What is BAYC. The Bored Ape Yacht Club (BAYC) is an exclusive community for holders of the ape and mutant-themed NFT collections on Ethereum’s blockchain. Commonly referred to as the Bored Apes, only 10,000 generative art pieces will ever be in existence.
What happened: Bored Ape #8790 just sold for 159.69 ETH – ETH/USD ($472,185 USD). The value of Bored Apes is typically determined by the Ape’s attributes, with the laser eyes, crown, and golden fur traits being the most coveted.
Here is a list of its attributes and how many others have the same trait:
- Background: Army Green (1,243)
- Earring: Silver Hoop (882)
- Hat: Fez (377)
- Eyes: Scumbag (233)
- Mouth: Grin (713)
- Clothes: Prison Jumpsuit (235)
- Fur: Red (474)
Why it Matters: Bored Apes are the ultimate store of culture for NFT collectors. The NFT collection has gained huge influence in 2021, with an ever-growing list of top-tier celebrities making apes their profile pictures on Twitter. With the recent explosion in popularity surrounding the Metaverse, rare blockchain-based avatars are all the rage for those looking to flex online.
Being a member of the Bored Ape Yacht Club is not just about flexing online. Yuga Labs, the creators of the Bored Apes throw exclusive parties often with free private performances from members of the club such as Lil Baby. Other notable celebrities in the club include Post Malone, Stephen Curry, Dez Bryant, and Jimmy Kimmel.
Bored Ape Yacht Club creators acquire Cryptopunks and Meebits
Yuga Labs also created another NFT collection known as the Mutant Apes, which also provides membership to the elusive club. There are a total of 20,000 Mutant Apes, and the price floor is historically lower than the Bored Apes.
Bored Ape owners currently using their NFT as a Twitter profile picture include Timbaland (1.6 million followers), Eminem (22.6 million followers), and footballer Neyman Jr. (55 million followers). Jimmy Fallon and Paris Hilton are also BAYC holders, discussing their Apes in a (cringey) Tonight Show segment. Justin Bieber made headlines with his purchase of a $1.29 million Bored Ape Yacht Club NFT in February.
What makes Bored Ape Yacht Club valuable?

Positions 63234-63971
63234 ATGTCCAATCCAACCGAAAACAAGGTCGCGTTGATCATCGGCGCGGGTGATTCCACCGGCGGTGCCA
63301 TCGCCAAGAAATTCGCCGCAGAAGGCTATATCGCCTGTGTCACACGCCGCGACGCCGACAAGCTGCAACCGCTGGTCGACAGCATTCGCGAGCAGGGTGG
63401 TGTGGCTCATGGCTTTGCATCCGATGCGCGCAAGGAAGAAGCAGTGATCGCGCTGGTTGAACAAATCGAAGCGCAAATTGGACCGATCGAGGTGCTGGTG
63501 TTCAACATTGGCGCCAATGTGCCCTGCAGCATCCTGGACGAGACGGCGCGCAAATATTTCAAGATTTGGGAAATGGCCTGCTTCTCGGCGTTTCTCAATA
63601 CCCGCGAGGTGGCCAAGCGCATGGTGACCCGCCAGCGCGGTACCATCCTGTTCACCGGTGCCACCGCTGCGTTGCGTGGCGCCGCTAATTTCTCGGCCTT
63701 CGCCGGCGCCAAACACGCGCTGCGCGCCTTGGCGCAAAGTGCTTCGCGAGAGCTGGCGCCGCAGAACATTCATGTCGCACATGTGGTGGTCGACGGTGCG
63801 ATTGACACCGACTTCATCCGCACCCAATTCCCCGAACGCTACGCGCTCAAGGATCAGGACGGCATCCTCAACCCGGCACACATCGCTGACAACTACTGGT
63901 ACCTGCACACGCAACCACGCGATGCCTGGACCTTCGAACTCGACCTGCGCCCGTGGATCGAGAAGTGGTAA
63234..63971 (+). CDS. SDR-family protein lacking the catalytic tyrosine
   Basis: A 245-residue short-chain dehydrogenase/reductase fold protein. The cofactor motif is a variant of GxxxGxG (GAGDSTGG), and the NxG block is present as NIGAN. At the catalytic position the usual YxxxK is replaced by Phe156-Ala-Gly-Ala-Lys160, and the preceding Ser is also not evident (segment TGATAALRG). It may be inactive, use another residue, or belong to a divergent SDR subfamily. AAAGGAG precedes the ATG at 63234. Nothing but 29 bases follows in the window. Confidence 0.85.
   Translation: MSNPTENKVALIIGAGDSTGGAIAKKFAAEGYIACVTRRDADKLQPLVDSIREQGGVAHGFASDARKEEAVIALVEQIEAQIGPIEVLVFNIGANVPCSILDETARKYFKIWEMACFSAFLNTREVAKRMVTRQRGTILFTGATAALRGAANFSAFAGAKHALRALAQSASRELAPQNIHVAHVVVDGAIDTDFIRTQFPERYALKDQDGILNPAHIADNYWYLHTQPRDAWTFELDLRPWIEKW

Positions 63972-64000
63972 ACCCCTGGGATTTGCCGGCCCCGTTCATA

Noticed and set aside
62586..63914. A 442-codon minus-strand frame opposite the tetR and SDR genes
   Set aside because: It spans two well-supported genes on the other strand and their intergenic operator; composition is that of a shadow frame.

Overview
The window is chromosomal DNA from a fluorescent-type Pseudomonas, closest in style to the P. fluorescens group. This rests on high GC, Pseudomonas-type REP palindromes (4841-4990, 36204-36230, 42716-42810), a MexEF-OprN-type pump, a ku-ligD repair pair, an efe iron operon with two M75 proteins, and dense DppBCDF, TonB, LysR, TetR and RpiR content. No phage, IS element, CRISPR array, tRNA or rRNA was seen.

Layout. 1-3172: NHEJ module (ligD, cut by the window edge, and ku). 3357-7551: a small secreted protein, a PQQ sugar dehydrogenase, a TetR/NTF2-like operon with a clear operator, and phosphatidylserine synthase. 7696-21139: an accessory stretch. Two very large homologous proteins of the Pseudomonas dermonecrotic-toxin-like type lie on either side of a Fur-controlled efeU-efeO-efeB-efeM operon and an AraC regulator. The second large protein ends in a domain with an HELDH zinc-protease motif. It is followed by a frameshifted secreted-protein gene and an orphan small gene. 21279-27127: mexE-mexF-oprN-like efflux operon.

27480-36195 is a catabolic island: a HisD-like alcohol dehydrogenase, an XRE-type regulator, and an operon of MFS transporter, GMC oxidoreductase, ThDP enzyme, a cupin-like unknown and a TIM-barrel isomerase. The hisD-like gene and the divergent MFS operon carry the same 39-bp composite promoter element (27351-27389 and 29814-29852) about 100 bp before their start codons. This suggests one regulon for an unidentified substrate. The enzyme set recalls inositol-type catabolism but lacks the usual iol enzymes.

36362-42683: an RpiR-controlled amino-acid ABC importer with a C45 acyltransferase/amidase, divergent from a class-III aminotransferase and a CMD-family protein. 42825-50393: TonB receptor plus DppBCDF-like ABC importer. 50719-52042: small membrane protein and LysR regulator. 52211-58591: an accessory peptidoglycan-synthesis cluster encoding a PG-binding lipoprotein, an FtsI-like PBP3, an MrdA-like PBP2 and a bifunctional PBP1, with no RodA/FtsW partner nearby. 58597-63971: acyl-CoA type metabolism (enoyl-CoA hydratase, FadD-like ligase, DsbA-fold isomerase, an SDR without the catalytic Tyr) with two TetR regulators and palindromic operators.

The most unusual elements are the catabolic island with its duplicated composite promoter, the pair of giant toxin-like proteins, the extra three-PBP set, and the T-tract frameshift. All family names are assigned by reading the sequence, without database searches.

This is a complicated question. The short answer is that they’re status symbols, and like all status symbols, their value comes from perception and branding rather than utility. Just like a CEO may try to communicate business acumen with a Rolex or a luxury suit, people who trade NFTs display their success with a Bored Ape Yacht Club NFT. Their argument is that NFTs are better status symbols than real-world items since when used as profile pictures they can be seen by millions of people on Twitter and Instagram.
Let’s start at the beginning. Bored Ape Yacht Club was launched last April. It took 12 hours for all 10,000 to sell out at a price of $190 (0.08 ether). The price of Bored Ape NFTs rose steadily until July when they spiked dramatically and the collection became a blue-chip set.
What makes an NFT collection successful is highly subjective. Broadly, it’s a mix of four things: Influencer or celebrity involvement, mainstream potential, a utility for members, and community appeal.
The first and second are obvious. When famous people own an NFT, it makes others want to own one too. When celebrities like Jimmy Fallon and Justin Bieber bought into Bored Ape, it caused a run on sales and hype – and the hype is what the NFT market is all about. People buying into BAYC today, at a steep price of over $400,000, are likely to believe that the brand could one day adorn more than celebrity social media accounts: Netflix shows, popular games, and Hollywood movies are the goal.
Thirdly, utility. Most NFT projects claim to offer a utility of some sort, which means it does something other than act as a profile picture. That can be access to play-to-earn games or the option to stake an NFT in exchange for an associated cryptocurrency.
Bored Ape Yacht Club has done a few things to keep owners interested. First, it created the Bored Ape Kennel Club, offering owners the opportunity to “adopt” a dog NFT with traits that mimic those of the Bored Apes. Another freebie came in August: Digital vials of mutant serum. Owners could mix their Bored Ape with the serum to create a Mutant Ape Yacht Club NFT (see below).
The advent of this second collection last August is when the Bored Ape brand really popped. Seen as doing innovative things with NFT technology, and coinciding with a huge amount of money entering the space that month, Bored Ape Yacht Club started to be seen as the premiere NFT brand.
Both Kennel Club and Mutant Ape NFTs now sell for a lot. The Mutant Ape Yacht Club collection in particular has blown up, with the floor price rising from around $11,500 (4 ether) in November to 40 ether ($116,000) now. (Remember, these were free to BAYC holders.)
Last but not least is the community that’s built around a collection. NFTs double as membership cards to holder groups. The more valuable people find belonging to that community, the less they’ll want to sell their NFT. Bored Ape Yacht Club has organized meetups in New York and California, and there have been Bored Ape get-togethers in Hong Kong and the UK, too. In November a weekend of festivities for owners was held in New York, featuring an actual yacht party and a concert that featured appearances from Chris Rock, Aziz Ansari and The Strokes.
But “community value” also extends to financial self-interest. The higher the floor price on a collection, the more crypto-rich traders you can expect to be the holders. These savvy investors trade information within locked Discord groups, providing valuable (sometimes insanely valuable) tips to one another. Sell your NFT and you’ll no longer be privy to such tips.